How to declutter cables

How to declutter cables

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How to declutter cables – Guide

We all have cables around the house that we don’t use! But how do you know which ones to keep and which ones to throw away? Here it is how to clean up the mess of wires and connectors.

You are not alone if you have a drawer or box full of equipment cables that you no longer use. Nearly a third of Britons admit to having an unnecessary supply of flexible cables and connections they don’t know what to do with. And as technology evolves and gadgets are replaced, once common ports and plugs become obsolete, so that’s not going away anytime soon.

However, it is not always easy to simplify cable collection. What if you accidentally throw something away and realize you need it a few weeks or months later? If any of this resonates with you, it’s time to take stock. Use our advice to find out which wires you should keep and which you can safely dispose of.

Remember that anything that has a plug can be recycled. Adapters and cables are accepted for curbside recycling by some advice, and even if yours isn’t, local recycling centers will usually accept them along with small electronics. Recycle Your Electricals can help you locate a local lead and cable recycling facility.

Power Cables and Adapters

Old mobile chargers routinely survive the phones they come with and cannot always be used when you upgrade to a new device. Even if the connector on an old cable fits into your new one phone, you should avoid mixing and matching as the cable can supply the wrong voltage. When a gadget reaches the end of its useful life, it’s far better to dispose of it and its charger through an electrical recycling scheme.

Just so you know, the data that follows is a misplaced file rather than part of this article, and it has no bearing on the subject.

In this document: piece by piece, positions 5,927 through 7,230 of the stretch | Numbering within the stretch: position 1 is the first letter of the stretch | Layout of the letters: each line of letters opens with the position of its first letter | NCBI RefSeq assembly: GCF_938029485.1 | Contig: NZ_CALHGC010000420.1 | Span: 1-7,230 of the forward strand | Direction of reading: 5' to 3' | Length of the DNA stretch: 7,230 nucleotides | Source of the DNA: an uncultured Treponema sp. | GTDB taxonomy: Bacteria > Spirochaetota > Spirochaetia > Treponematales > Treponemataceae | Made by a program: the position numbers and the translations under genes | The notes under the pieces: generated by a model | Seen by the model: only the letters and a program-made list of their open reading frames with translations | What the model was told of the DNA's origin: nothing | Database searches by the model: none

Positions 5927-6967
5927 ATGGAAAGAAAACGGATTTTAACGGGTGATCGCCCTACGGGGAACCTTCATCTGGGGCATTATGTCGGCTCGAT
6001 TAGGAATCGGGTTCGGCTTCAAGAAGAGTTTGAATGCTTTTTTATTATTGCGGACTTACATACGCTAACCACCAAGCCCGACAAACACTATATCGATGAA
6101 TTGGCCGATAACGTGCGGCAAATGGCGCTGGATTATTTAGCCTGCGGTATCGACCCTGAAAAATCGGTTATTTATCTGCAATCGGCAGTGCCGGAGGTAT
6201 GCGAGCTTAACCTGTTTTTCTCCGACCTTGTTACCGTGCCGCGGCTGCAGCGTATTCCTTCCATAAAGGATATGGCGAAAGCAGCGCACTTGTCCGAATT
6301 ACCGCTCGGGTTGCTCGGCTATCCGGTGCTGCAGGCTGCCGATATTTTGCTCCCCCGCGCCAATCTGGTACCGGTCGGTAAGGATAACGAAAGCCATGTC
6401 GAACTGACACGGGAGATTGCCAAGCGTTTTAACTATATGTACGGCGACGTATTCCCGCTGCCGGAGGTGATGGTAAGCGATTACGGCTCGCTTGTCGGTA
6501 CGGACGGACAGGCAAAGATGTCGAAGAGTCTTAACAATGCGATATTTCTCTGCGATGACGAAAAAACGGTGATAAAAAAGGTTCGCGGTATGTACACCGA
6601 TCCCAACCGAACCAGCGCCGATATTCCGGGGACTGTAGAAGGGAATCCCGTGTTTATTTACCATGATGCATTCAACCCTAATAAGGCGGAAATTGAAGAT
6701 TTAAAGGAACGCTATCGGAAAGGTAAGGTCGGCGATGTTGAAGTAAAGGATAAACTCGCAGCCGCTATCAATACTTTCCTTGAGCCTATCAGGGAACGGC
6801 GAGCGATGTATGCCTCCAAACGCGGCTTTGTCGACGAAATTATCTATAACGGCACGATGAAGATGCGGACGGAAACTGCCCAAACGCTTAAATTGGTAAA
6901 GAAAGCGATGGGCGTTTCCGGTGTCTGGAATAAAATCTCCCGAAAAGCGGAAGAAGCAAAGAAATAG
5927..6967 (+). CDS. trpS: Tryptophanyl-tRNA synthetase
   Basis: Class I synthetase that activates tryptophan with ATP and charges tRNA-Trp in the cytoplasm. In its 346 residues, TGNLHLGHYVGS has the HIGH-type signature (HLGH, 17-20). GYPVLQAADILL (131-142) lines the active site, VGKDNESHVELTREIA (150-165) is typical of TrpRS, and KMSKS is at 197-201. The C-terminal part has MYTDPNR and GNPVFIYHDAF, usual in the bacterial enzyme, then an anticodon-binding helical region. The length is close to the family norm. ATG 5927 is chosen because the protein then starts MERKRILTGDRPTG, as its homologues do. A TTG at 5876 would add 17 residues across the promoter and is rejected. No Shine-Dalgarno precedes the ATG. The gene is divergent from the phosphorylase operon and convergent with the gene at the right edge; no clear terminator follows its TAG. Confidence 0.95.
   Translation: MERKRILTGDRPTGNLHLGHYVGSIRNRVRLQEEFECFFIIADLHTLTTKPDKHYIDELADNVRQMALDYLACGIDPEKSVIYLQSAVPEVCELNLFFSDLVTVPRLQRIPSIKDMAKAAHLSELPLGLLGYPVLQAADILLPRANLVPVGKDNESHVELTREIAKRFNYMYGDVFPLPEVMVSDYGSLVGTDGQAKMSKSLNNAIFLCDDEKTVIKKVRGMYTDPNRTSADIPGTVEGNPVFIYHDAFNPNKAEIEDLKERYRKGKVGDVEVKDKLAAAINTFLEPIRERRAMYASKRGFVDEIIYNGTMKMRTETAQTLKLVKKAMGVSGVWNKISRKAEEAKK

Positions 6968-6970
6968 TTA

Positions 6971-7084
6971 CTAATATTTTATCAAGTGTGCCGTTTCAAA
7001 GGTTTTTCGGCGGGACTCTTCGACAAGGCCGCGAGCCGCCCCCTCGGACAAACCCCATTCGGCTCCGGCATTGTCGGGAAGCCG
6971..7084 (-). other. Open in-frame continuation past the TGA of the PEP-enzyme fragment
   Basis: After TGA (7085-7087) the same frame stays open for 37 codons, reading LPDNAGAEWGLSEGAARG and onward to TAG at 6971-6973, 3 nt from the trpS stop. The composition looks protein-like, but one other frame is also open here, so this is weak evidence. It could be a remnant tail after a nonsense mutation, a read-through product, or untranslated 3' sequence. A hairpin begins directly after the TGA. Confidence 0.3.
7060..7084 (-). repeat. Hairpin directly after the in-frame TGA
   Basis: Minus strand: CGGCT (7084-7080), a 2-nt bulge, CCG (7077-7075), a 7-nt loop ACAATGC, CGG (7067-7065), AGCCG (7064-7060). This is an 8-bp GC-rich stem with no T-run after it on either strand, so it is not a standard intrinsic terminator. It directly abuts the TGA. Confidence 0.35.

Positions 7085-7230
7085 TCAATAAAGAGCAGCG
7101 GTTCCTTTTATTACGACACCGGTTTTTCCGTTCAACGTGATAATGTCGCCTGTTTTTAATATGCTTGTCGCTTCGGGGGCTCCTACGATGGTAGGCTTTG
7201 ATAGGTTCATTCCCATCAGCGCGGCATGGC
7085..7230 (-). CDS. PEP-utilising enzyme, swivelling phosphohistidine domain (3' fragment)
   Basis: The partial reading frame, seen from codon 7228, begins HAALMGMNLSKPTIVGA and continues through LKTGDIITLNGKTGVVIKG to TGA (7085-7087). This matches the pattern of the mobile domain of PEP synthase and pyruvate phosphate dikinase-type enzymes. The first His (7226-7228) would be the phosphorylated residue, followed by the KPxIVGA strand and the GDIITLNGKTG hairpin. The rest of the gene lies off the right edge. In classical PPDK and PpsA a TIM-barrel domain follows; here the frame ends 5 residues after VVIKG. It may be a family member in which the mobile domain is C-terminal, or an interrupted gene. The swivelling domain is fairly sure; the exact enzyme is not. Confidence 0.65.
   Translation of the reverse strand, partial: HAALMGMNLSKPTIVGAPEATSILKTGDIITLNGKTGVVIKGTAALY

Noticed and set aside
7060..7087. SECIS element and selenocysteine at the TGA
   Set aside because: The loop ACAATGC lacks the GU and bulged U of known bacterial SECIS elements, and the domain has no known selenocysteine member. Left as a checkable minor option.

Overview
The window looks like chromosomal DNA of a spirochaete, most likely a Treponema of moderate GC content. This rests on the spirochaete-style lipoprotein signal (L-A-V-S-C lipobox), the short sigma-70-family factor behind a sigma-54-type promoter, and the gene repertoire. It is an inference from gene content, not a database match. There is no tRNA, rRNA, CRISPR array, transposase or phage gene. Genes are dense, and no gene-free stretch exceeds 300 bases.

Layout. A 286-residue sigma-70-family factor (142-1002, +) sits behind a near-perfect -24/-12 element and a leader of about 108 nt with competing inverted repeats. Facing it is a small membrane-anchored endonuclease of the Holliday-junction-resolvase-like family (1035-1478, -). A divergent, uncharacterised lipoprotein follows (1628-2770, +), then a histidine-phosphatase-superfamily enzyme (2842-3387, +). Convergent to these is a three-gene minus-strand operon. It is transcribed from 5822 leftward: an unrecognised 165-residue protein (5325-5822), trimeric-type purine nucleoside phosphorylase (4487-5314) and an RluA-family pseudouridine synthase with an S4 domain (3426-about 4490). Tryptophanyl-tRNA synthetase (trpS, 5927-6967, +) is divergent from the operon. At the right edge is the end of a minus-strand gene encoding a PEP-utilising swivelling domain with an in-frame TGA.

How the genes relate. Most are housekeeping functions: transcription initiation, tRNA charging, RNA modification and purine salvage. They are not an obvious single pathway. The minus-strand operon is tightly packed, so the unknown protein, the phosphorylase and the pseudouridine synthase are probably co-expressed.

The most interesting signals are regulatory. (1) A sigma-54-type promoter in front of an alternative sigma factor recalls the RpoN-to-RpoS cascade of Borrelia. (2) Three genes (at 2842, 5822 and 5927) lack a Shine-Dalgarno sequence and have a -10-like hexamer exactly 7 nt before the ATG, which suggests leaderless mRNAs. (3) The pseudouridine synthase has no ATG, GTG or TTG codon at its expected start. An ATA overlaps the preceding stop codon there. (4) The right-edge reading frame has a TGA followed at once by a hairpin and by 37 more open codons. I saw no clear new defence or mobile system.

There are exceptions. If you have multiple iPhones or iPads released since 2012, secure your Lightning cables. Before 2012, iPods and early iPhones used cables with a wider connector (called a 30-pin dock connector), for which no new products are being made. So, unless you still use them, they can be recycled.

These days, non-Apple smartphones and tablets often come with a USB-C cable, which has an 8.5 x 2.5 mm rice grain connector or one of these connectors on each end. Keep them, as they are becoming common in laptops, too, for charging and connecting devices such as keyboards and mice. There is a movement across Europe (supported by European Commission legislation) to establish USB-C as the standard charging cable for smartphones, tablets, cameras, headphones, portable speakers and portable game consoles, and that will likely affect devices for sale in the UK as well.

computer cables

Many gadgets, such as printers, e-readers, and hard drives, connect to a computer using a USB version, so it’s worth clinging to a handful of USE cables that reset USB-C.

To avoid piling up more cables when upgrading your keyboard, mouse, or speakers, consider cable-free Bluetooth devices. When shopping for a printer, look for one that connects to your wireless network to further reduce cable clutter. However, don’t get rid of all the Ethernet network cables: if you have a problem with your Wi-Fi.

media cables

Televisions, DVD players, set-top boxes, streaming devices and new computers will all have standard HDMI sockets – usually full-size standard HDMI, with the same plug on both ends, so you can easily mix and match devices. Hold on as long as you can – and in particular any high speeds marked, as they can be used ​​with ‘4K’ (or better) high definition TVs.

A number of older cables, including VGA, Scart, S-Video and composite video, can be recycled unless they are still connected and in use, as they are less common in newer products.

Traditional 3.5mm audio cables are useful for connecting some older car radios, but with most new ones. phones without headphone jacks, it’s not worth holding them “just in case”. Nor are they tied-up plug-in headphones tucked into the back of a drawer like future phones are almost certain of feature Bluetooth or other wireless technologies.

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